The Trump is a curious creature, very often spotted in the wild, but confounding to our youngest citizens. A business mogul, reality TV host, and now…political candidate? Kids (and let’s be honest many adults) might have difficulty discerning just what this thing that’s been dominating news coverage this election cycle is. Could he actually be real? Are those…words coming out of his mouth? Why are his hands so tiny? And perhaps most importantly, what on earth do you do when you encounter an American Trump?
With his signature wit and a classic picture book style, comedian Michael Ian Black introduces those unfamiliar with the Americus Trumpus to his distinguishing features and his mystifying campaign for world domination…sorry…President of the United States.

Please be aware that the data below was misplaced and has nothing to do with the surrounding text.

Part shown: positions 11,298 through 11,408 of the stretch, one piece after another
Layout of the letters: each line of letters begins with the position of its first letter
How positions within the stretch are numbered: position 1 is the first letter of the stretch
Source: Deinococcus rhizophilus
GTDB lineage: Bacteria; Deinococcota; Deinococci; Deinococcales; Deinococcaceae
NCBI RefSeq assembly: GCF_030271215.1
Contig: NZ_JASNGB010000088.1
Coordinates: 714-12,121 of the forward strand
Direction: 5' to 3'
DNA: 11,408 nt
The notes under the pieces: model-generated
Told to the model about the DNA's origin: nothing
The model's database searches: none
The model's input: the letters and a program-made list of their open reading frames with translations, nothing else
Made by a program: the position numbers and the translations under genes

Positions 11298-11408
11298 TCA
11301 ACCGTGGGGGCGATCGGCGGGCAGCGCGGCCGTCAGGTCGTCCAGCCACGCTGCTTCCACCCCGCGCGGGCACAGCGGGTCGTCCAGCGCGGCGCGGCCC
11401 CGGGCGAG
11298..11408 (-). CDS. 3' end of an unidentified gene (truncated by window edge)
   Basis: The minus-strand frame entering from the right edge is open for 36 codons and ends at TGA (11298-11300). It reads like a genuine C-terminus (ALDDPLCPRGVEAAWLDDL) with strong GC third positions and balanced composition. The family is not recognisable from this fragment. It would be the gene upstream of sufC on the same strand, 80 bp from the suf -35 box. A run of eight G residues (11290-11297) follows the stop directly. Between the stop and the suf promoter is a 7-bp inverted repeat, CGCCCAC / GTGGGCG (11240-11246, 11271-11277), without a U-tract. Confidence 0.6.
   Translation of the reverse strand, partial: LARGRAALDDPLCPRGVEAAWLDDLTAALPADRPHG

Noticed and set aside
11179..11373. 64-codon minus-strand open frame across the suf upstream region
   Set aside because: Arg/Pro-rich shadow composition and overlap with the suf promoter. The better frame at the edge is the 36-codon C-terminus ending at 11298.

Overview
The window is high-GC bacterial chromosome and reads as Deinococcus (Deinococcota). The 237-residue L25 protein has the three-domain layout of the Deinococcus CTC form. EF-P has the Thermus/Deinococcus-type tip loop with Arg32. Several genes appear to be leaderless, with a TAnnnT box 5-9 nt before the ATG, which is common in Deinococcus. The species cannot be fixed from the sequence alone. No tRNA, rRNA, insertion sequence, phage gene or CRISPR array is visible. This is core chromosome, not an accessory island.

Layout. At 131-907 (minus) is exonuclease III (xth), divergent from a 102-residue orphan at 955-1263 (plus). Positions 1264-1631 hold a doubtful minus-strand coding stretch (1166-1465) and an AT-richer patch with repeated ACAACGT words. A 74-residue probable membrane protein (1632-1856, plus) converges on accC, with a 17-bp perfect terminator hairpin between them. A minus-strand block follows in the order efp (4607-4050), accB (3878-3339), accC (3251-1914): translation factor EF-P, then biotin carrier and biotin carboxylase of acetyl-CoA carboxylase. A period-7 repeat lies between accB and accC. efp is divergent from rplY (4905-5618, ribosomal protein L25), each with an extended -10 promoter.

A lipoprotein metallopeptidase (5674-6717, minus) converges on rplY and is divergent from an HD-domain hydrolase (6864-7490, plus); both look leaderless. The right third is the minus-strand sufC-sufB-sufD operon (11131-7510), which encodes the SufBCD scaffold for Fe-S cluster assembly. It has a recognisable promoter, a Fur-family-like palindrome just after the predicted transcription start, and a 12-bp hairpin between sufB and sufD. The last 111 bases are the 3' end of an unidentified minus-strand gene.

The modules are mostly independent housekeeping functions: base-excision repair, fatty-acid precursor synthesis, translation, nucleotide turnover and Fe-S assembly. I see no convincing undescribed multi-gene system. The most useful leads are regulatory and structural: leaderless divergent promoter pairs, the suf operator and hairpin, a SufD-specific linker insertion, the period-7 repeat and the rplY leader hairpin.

Just when a little girl thinks she couldn’t possibly be more bored, she stumbles upon a potato who turns the tables on her by declaring that children are boring. But this girl isn’t going to let a vegetable tell her what’s what, so she sets out to show the unimpressed potato all the amazing things kids can do. Too bad the potato is anything but interested….
This tongue-in-cheek twist on a familiar topic is sure to entertain anyone who’s ever been bored—or had to hear about someone else being bored—and is filled with comedian Michael Ian Black’s trademark dry wit, accompanied by charismatic illustrations from newcomer Debbie Ridpath Ohi.